The Venice report found that “one prominent New Zealander stated that the ‘deliberately obtuse manifesto was hard to understand’ and went on to explain that the New Zealand public like it straight up and down and are impatient with things that are perceived as too hard to understand”. Anti-intellectualism was taken as gospel and applied as a marketing strategy.

As in the Catton story there was an idea that if the government has funded art, the artist is obliged to do positive tourism promotion abroad. Was Venice about art or New Zealand Inc networking?

That was under Helen Clark’s Labour government but belittling of academics and experts has also been a feature of Key’s government. Besides Rutherford and Catton, there was the time architecture writer and presenter Kevin McCloud was dismissed as “a tourist” by Brownlee when he offered opinions on the Christchurch rebuild. Leading academic Dame Anne Salmond was attacked as “shrill and unprofessional” and “high and mighty” by Attorney-General Chris Finlayson when she opposed spying legislation in 2013.

Even Whale Rider star Keisha Castle-Hughes was told to “stick to acting” by Key when she voiced an opinion on climate change in 2009.

But none of the previous criticisms generated anything like the coverage accorded to Catton. Partly this was because of Catton’s international status as a Man Booker Prize winner, partly because she responded so calmly to her critics on her blog and partly because the conversation raised deep issues about intellectual discourse in New Zealand.

University of Otago politics lecturer Bryce Edwards thinks that Catton emerged with more fortitude than ever and that it was Sean Plunket who lost face. He sees the Catton story as a lightning rod for wider discontent about politics and the media.

Salmond, in her response to our questions, says: “Some fundamental matters act as flashpoints, where debate spirals out of control.

“This is partly because some groups with vested interests do not welcome public scrutiny of their activities and actively seek to suppress it. This happened in the Dirty Politics saga, for example.”

Salmond believes that “the tone is set from the top”. In attacks on Catton and some journalists, “the responses have been quite vicious and designed to damage people’s lives and careers. The quality of public debate in New Zealand is increasingly nasty and that’s a matter for concern.”

Some of our media is courageous and some is obsequious to those with wealth and power. As for our universities, “they are increasingly required to dance to the tune of vested interests, from politicians to corporate funders”. This is dangerous for democracy and works against creativity, innovation and the free flow of ideas, Salmond adds.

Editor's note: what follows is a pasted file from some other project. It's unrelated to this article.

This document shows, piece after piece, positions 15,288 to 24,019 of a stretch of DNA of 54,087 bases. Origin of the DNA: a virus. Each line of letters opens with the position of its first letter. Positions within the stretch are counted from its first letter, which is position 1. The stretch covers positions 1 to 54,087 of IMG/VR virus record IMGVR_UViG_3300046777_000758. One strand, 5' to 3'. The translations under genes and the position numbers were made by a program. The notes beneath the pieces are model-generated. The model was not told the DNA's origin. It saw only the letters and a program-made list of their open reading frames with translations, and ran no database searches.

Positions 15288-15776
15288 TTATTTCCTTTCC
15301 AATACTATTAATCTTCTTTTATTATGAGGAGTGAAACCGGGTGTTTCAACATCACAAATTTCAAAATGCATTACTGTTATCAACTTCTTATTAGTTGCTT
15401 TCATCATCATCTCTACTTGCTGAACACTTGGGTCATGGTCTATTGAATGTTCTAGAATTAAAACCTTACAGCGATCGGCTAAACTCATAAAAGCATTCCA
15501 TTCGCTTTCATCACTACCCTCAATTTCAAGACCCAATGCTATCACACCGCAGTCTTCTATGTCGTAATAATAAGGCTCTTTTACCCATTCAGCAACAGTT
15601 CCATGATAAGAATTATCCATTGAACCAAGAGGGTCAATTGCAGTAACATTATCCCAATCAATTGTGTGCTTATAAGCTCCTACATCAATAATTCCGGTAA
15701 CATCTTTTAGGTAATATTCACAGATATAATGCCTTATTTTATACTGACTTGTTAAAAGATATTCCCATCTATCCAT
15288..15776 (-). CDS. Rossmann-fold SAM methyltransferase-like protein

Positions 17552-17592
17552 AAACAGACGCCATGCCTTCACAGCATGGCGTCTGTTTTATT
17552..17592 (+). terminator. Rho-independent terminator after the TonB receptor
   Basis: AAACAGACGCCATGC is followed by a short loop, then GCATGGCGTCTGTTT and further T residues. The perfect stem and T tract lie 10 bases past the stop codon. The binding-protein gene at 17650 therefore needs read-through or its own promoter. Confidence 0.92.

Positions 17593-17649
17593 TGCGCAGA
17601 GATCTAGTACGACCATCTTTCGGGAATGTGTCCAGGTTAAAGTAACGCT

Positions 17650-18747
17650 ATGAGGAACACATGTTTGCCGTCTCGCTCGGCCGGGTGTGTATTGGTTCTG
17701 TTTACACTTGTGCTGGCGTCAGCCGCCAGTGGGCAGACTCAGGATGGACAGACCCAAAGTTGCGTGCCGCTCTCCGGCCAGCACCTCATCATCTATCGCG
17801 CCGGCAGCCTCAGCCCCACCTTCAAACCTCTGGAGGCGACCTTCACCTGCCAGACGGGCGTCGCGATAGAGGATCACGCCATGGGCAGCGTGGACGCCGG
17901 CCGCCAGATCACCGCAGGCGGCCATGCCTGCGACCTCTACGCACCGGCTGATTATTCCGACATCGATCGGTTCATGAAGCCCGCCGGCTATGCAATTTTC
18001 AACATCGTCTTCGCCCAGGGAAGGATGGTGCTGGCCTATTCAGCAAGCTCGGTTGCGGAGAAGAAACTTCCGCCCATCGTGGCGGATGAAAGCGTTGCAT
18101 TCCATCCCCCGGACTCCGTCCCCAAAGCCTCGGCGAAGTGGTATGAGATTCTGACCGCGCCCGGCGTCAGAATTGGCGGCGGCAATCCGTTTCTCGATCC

Economist Gareth Morgan dislikes the term “public intellectual” but concedes that he has been working in the public eye since 1982 and has lately enjoyed the luxury of applying his research skills and resources to subjects ranging from climate change, public health, fisheries management, tax and welfare, and obesity to the Treaty of Waitangi.

Morgan has estimated that five years of work on his Treaty book will have personally cost him $600,000 by the end of 2015.

“In order to educate myself I research and write a book and then share those learnings with the public at large, often starting a national conversation on the topic.”

One great example was the national conversation Morgan started about the threat of cats to native birdlife.

And while others must wear criticism from politicians, media or the public, Morgan seems immune. He believes his experience as a public thinker has been largely positive.

“My experience is that the public love the conversation. Further, I find that when we become well-informed, the public is incredibly rational and balanced. Eventually it steers our politicians in the right direction.”

Writer and investigative journalist Nicky Hager generously opened his discussion by listing others he would name as public intellectuals. The Dirty Politics author rates political scientists Bryce Edwards and Jon Johansson, economists Rod Oram, Bill Rosenberg, Brian Easton and Marilyn Waring and science lecturers Mike Joy and Nicola Gaston.

“There are plenty of people who will defend those in power,” Hager says.

“My picture of a public intellectual is someone who is willing to challenge established interests and ideas on behalf of the public, and provide a counter narrative.”

When Dirty Politics appeared, Hager was attacked as “a screaming Left-wing conspiracy theorist” by no less than the prime minister.

He says it is “sadly common” for those who speak on public issues and are attacked to then bow out of public life.

“Large numbers of people in New Zealand are pushed out of public roles and effectively lose their freedom of speech in this way. That is a large part of what Dirty Politics is about.”